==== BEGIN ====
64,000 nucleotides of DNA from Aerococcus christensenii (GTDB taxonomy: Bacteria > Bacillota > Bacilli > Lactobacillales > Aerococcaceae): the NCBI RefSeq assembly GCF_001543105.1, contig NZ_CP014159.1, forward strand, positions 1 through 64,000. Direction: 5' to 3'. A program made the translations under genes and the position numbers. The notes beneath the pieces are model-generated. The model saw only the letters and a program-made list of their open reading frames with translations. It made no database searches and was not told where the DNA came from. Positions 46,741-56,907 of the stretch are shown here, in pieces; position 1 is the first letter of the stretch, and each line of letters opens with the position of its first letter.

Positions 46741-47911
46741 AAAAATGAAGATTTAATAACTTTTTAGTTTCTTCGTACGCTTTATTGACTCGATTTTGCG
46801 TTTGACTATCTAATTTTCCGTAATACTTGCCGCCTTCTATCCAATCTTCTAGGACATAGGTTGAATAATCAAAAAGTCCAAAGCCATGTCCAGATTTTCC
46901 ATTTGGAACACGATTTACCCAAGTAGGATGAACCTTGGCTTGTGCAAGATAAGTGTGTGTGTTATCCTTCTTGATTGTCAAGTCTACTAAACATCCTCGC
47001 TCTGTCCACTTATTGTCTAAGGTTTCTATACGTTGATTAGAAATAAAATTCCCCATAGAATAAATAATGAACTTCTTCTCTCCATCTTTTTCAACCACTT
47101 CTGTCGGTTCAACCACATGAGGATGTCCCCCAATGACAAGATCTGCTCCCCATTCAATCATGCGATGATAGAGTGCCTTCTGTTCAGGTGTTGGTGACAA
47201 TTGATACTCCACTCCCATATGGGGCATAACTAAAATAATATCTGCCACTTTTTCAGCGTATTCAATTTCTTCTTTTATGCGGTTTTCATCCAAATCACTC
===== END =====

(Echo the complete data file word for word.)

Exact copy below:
64,000 nucleotides of DNA from Aerococcus christensenii (GTDB taxonomy: Bacteria > Bacillota > Bacilli > Lactobacillales > Aerococcaceae): the NCBI RefSeq assembly GCF_001543105.1, contig NZ_CP014159.1, forward strand, positions 1 through 64,000. Direction: 5' to 3'. A program made the translations under genes and the position numbers. The notes beneath the pieces are model-generated. The model saw only the letters and a program-made list of their open reading frames with translations. It made no database searches and was not told where the DNA came from. Positions 46,741-56,907 of the stretch are shown here, in pieces; position 1 is the first letter of the stretch, and each line of letters opens with the position of its first letter.

Positions 46741-47911
46741 AAAAATGAAGATTTAATAACTTTTTAGTTTCTTCGTACGCTTTATTGACTCGATTTTGCG
46801 TTTGACTATCTAATTTTCCGTAATACTTGCCGCCTTCTATCCAATCTTCTAGGACATAGGTTGAATAATCAAAAAGTCCAAAGCCATGTCCAGATTTTCC
46901 ATTTGGAACACGATTTACCCAAGTAGGATGAACCTTGGCTTGTGCAAGATAAGTGTGTGTGTTATCCTTCTTGATTGTCAAGTCTACTAAACATCCTCGC
47001 TCTGTCCACTTATTGTCTAAGGTTTCTATACGTTGATTAGAAATAAAATTCCCCATAGAATAAATAATGAACTTCTTCTCTCCATCTTTTTCAACCACTT
47101 CTGTCGGTTCAACCACATGAGGATGTCCCCCAATGACAAGATCTGCTCCCCATTCAATCATGCGATGATAGAGTGCCTTCTGTTCAGGTGTTGGTGACAA
47201 TTGATACTCCACTCCCATATGGGGCATAACTAAAATAATATCTGCCACTTTTTCAGCGTATTCAATTTCTTCTTTTATGCGGTTTTCATCCAAATCACTC